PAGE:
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Political Science
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Political psychology
Voting behavior
Political economic systems
Personality aspects
Biological aspects

Biopolitics Genopolitics Neuropolitics


The interdisciplinary study of biology and political science is the application of theories and methods from the biology toward the scientific understanding of political behavior. The field is sometimes called biopolitics, a term that will be used in this article as a synonym although it has other, less related meanings. More generally, the field has also been called "politics and the life sciences".[1]

History Edit

Template:Expand section The field can be said to originate with the 1968 manifesto of Albert Somit, Towards a more Biologically Oriented Political Science, which appeared in the Midwest Journal of Political Science.[2][3] The term "biopolitics" was appropriated for this area of study by Thomas Thorton, who used it as the title of his 1970 book.[2]

The Association for Politics and the Life Sciences was formed in 1981 and exists to study the field of biopolitics as a subfield of political science. APLS owns and publishes an academic peer-reviewed journal called Politics and the Life Sciences (PLS). The journal is edited in the United States at the University of Maryland, College Park’s School of Public Policy, in Maryland.[4]

By the late 1990s and since, biopolitics research has expanded rapidly, especially in the areas of evolutionary theory,[5] genetics,[6] and neuroscience.[7]

Topics Edit

Topics addressed in political science from these perspectives include: public opinion and criminal justice attitudes,[8] political ideology,[9] (e.g. the correlates of biology and political orientation), voting behavior,[10] and warfare.[11] Debates persist inside the field and out, regarding genetic and biological determinism.[12] Important recent surveys of leading research in biopolitics have been published in the journals Political Psychology and Science.[13]

See also Edit

References Edit

  1. Blank, Robert H., and Samuel M. Hines. 2001. Biology and Political Science. New York: Routledge; Somit, A., and S. A. Peterson. 1998. "Review article: Biopolitics after three decades - A balance sheet." British Journal of Political Science 28:559-71; Masters, Roger D. 1989. The Nature of Politics. New Haven: Yale University Press.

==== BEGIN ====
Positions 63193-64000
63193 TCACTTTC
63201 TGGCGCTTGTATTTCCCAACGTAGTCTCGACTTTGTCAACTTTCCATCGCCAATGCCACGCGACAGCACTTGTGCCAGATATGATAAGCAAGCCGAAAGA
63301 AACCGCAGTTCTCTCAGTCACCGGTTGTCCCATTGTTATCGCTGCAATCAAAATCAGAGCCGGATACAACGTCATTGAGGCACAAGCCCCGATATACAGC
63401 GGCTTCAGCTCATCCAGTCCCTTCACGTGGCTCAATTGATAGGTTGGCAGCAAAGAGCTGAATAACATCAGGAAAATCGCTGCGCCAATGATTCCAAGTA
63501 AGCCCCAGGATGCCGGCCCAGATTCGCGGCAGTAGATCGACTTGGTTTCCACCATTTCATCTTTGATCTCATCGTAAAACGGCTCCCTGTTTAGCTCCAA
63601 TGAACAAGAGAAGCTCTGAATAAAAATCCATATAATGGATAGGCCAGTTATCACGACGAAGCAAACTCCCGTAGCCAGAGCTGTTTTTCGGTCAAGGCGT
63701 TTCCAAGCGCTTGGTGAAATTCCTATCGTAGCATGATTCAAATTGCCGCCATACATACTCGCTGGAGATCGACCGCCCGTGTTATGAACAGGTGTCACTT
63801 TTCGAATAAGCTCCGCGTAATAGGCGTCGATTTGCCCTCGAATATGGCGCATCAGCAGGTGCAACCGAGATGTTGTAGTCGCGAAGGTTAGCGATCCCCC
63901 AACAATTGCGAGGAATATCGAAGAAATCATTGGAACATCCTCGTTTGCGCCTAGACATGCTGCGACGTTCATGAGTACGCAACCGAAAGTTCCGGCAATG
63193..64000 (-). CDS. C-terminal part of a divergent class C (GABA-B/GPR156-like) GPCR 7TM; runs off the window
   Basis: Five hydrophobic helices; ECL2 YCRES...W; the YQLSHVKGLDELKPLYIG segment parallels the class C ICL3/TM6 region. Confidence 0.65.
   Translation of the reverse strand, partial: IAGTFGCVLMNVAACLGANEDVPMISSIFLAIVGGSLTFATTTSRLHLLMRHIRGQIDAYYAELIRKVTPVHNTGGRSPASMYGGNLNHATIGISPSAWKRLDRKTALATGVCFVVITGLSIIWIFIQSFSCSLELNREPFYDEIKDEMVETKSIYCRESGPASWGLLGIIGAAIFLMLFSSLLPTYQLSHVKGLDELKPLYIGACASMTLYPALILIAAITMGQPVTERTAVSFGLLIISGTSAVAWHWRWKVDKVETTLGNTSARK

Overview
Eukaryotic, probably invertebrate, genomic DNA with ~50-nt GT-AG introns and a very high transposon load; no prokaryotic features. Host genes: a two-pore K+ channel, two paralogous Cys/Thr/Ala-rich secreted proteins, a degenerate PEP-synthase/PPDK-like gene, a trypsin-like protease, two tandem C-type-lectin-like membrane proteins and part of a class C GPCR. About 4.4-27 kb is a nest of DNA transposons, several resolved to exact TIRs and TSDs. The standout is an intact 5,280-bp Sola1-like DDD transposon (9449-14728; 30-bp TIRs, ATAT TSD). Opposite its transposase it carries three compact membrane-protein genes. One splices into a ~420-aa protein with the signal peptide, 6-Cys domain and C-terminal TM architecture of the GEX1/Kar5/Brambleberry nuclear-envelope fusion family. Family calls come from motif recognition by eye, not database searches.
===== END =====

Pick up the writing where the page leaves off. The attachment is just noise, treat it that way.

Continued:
2. 2.0 2.1 Mary Maxwell (1991). The Sociobiological Imagination, SUNY Press.
  3. Template:Jstor
  4. Association for Politics and the Life Sciences.
  5. Sidanius, Jim, and Robert Kurzban. 2003. "Evolutionary Approaches to Political Psychology." In Oxford Handbook of Political Psychology, ed. D. O. Sears, L. Huddie and R. Jervis. New York: Oxford University Press.
  6. Alford, J. R., C. L. Funk, and J. R. Hibbing. 2005. "Are political orientations genetically transmitted?" American Political Science Review 99 (2):153-67; Hatemi, Peter K., Carolyn L. Funk, Hermine Maes, Judy Silberg, Sarah E. Medland, Nicholas Martin, and Lyndon Eaves. 2009. "Genetic Influences on Political Attitudes over the Life Course." Journal of Politics 71 (3):1141-56.
  7. Schreiber, Darren. 2011. “From SCAN to Neuropolitics. In Man is By Nature a Political Animal, edited by P. K. Hatemi and R. McDermott. Chicago: University of Chicago Press.
  8. Petersen, Michael Bang. 2009. “Public Opinion and Evolved Heuristics: The Role of Category-Based Inference.” Journal of Cognition and Culture. 9:367-389
  9. Charney, Evan. 2008. “Genes and Ideologies.” Perspectives on Politics 6 (2):299-319; Alford, John R., Carolyn L. Funk, and John R. Hibbing. 2008. “Beyond Liberals and Conservatives to Political Genotypes and Phenotypes.” Perspectives on Politics 6 (2):321-8; Hannagan, Rebecca J., and Peter K. Hatemi. 2008. “The Threat of Genes: A Comment on Evan Charney's 'Genes and Ideologies.'”
  10. Fowler, James H. and Christopher T. Dawes. (2008). "Two Genes Predict Voter Turnout." Journal of Politics 70 (3): 579–594.
  11. Thayer, Bradley A. 2004. Darwin and International Relations : On the Evolutionary Origins of War and Ethnic Conflict. Lexington: University Press of Kentucky; Rosen, Stephen Peter. 2005. War and Human Nature. Princeton, N.J.: Princeton University Press; Gat, Azar. 2006. War in Human Civilization. New York: Oxford University Press; Lopez, Anthony C. 2010. Evolution, Coalitional Psychology, and War. H-Diplo ISSF Roundtable on "Biology and Security"
  12. Bell, D. 2006. "Beware of false prophets: biology, human nature and the future of international relations theory." International Affairs 82(3)
  13. Fowler, J. H., and D. Schreiber. 2008. "Biology, Politics, and the Emerging Science of Human Nature." Science 322 (5903):912-4; Political Psychology, Special Issue on “Neurobiological Approaches to Political Behavior” (Forthcoming).

Further reading Edit

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